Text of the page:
In recent months many of us made fewer journeys, namely due to being in lockdown from the coronavirus outbreak and didn't need to refuel our vehicles as often, leading to an over-supply of oil. With this decreasing demand for fuel, the average cost of filling up a car with unleaded petrol dropped to its lowest level since 2016, with many supermarket forecourts cutting their petrol prices to below £1 a litre.
Whilst it may have been tempting to refuel your car, particularly with the cost of petrol and the quantity you fill up with almost like for like, there’s the longstanding debate over whether the standard petrol and diesel sold by supermarkets are the same quality as that sold by branded fuel companies.
Is there a difference?
In short, yes and no. All petrol and diesel sold in the UK must conform to the relevant British Standards, meaning that they should all work in the same way and using the same fuel type from any garage should not cause any issues with your vehicle. Every petrol station uses a standard ‘base’ fuel, with many of the supermarket and big name fuel brands coming from the same refineries. The only big difference is that different petrol retailers use different additives in their fuel before it ends up in your tank. These additives can affect the MPG and general running of the vehicle, with this in mind, it could be the reason why some drivers report that their car runs better on some garage fuels over others.
Different fuel types:
Long gone are the days when the only choice of fuel was either petrol or diesel. Nowadays, petrol is no longer a ‘one choice suits all’ with other types of fuel to consider when it comes to filling up at the pumps. Octane (petrol) and cetane (diesel) ratings describe the way a fuel burns inside an engine, the higher the rating the more efficiently and effectively fuel will burn inside your engine.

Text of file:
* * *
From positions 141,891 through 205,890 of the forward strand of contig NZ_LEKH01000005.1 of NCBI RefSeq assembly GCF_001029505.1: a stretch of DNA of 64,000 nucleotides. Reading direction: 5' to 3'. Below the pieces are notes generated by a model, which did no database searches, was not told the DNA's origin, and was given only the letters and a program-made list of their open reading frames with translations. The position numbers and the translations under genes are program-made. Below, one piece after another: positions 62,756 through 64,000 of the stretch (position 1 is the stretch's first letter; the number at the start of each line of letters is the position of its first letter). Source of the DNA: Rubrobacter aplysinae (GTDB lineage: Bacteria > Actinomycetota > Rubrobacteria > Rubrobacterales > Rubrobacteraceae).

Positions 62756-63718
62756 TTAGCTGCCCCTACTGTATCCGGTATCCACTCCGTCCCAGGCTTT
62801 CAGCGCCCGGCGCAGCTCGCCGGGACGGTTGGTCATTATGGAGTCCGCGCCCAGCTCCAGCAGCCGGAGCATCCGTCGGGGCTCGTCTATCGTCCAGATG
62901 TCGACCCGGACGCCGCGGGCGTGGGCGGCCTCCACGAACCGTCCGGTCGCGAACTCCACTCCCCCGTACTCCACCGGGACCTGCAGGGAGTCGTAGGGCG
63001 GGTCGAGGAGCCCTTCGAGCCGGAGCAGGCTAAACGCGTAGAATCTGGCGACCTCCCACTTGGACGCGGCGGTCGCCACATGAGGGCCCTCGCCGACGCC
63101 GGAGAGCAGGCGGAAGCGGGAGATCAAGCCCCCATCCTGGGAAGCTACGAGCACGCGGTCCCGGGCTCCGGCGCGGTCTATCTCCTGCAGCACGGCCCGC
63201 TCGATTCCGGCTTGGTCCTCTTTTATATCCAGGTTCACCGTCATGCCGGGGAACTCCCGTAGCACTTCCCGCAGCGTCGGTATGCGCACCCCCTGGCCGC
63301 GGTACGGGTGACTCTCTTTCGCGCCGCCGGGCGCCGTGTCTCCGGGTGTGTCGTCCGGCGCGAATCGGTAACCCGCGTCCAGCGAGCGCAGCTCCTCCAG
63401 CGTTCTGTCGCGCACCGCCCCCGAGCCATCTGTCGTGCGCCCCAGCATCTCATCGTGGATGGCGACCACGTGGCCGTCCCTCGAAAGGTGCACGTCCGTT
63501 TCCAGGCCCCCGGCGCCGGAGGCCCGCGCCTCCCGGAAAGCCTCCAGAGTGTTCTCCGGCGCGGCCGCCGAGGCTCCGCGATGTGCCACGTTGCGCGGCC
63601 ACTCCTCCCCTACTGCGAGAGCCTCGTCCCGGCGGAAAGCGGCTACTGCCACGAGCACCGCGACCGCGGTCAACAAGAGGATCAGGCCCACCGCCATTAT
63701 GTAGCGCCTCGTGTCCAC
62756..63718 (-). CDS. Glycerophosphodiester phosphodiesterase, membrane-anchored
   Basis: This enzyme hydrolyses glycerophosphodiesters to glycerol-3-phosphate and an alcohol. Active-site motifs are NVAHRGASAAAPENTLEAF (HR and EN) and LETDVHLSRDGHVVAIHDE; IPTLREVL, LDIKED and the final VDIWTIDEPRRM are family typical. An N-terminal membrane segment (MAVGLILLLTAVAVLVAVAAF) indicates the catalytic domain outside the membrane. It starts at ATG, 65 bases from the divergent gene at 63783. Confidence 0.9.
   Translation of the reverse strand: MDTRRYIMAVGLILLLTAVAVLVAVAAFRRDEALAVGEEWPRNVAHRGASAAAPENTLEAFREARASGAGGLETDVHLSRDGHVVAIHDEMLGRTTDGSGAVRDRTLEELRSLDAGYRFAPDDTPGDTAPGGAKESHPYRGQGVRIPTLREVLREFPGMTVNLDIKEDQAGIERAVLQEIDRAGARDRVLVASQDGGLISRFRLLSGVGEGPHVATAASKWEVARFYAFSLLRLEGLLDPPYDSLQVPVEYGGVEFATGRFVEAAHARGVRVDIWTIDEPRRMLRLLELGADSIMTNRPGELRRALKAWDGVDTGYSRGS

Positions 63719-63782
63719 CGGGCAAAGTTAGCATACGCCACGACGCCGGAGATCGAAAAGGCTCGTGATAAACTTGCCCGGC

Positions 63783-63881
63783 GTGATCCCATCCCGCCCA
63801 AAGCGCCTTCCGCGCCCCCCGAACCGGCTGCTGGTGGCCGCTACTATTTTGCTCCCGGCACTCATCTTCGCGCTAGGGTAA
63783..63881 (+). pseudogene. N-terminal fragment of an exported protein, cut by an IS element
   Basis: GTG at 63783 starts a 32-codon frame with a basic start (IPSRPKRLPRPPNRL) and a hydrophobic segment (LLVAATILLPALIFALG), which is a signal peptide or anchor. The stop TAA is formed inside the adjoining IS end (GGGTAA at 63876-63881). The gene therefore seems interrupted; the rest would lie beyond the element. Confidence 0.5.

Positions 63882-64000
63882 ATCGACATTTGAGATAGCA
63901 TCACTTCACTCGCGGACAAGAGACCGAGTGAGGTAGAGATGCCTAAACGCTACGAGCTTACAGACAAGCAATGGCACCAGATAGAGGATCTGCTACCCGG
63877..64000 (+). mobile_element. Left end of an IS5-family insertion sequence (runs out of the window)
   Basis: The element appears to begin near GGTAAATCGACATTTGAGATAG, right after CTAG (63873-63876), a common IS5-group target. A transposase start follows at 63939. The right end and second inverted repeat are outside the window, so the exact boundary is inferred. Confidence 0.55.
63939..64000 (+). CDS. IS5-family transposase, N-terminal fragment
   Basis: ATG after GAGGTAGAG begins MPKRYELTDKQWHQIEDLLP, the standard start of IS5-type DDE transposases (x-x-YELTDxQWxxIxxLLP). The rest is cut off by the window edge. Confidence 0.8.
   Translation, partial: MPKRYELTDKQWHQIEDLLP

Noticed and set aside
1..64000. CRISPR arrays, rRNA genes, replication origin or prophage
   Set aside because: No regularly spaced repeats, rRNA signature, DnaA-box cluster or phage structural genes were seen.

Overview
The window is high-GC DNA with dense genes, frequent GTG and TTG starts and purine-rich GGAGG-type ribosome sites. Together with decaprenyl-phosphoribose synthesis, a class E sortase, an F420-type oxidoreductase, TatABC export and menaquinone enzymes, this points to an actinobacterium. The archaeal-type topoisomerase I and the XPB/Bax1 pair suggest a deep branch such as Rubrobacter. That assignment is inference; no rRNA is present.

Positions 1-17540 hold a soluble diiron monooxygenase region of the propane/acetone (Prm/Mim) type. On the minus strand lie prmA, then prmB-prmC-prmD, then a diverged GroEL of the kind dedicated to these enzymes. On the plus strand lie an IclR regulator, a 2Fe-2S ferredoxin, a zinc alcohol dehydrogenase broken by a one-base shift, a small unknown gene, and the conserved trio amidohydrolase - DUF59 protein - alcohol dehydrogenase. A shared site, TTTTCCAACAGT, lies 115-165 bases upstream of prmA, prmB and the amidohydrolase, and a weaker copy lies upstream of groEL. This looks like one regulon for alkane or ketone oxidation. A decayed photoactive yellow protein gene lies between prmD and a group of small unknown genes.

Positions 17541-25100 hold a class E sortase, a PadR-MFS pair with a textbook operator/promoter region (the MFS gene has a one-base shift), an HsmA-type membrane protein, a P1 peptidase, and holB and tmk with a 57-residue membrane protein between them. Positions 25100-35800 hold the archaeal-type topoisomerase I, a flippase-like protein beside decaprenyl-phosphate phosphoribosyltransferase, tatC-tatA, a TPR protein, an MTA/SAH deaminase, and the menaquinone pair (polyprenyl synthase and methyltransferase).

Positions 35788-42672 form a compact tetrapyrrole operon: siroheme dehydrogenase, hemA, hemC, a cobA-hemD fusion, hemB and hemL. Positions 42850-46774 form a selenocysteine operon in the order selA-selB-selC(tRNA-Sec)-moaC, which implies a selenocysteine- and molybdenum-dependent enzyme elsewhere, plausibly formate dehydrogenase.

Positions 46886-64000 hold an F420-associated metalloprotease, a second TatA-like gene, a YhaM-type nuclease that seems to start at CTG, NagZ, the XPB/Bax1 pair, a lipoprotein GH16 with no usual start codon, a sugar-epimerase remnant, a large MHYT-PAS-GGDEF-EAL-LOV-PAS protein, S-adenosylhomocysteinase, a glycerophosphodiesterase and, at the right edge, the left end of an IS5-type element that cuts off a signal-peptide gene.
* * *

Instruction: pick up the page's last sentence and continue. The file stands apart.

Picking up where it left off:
But what’s the difference between premium and super fuels? Petrol that is labelled as ‘premium unleaded’ on forecourt pumps is actually standard 95-octane, premium fuels on the other hand are not the same as regular petrol or diesel - although they can be freely mixed with standard fuels without problems, they often weigh in at 97, 98 or 99-octane and are known as ‘super unleaded’. Confusing right? Just remember that when it comes to fuel, super is better than premium. These ‘super unleaded’ fuels cost several pence per litre more than regular unleaded but usually feature a different, more sophisticated package of additives for cleaning and lubrication, improving performance or economy. So, should you go for super fuels in your car? It seems these fuels do actually make a difference and some manuals, especially on performance cars, even advise using 98-octane fuel. However, we would advise checking the manual before you fill up but if your manufacturer suggests using a super fuel then you probably should.
Similar to unleaded petrol, diesel comes in a standard form and a ‘top of the range’ super variety. However, premium diesel doesn’t usually feature a higher octane rating, instead this more expensive super diesel will feature chemicals in its mixture that are designed to clear soot deposits and other oily build-ups from within the engine’s fuel system.
Around half the petrol and diesel that’s currently powering UK cars come from supermarket pumps and whilst there’s no scientific evidence to suggest that supermarket fuel is in fact inferior to brand-name equivalents, we see no reason why you shouldn’t fill up when you get your groceries.
Do you use supermarket fuel or branded fuel? Have you noticed a difference in your vehicle’s performance? Let us know your thoughts via our social media channels.
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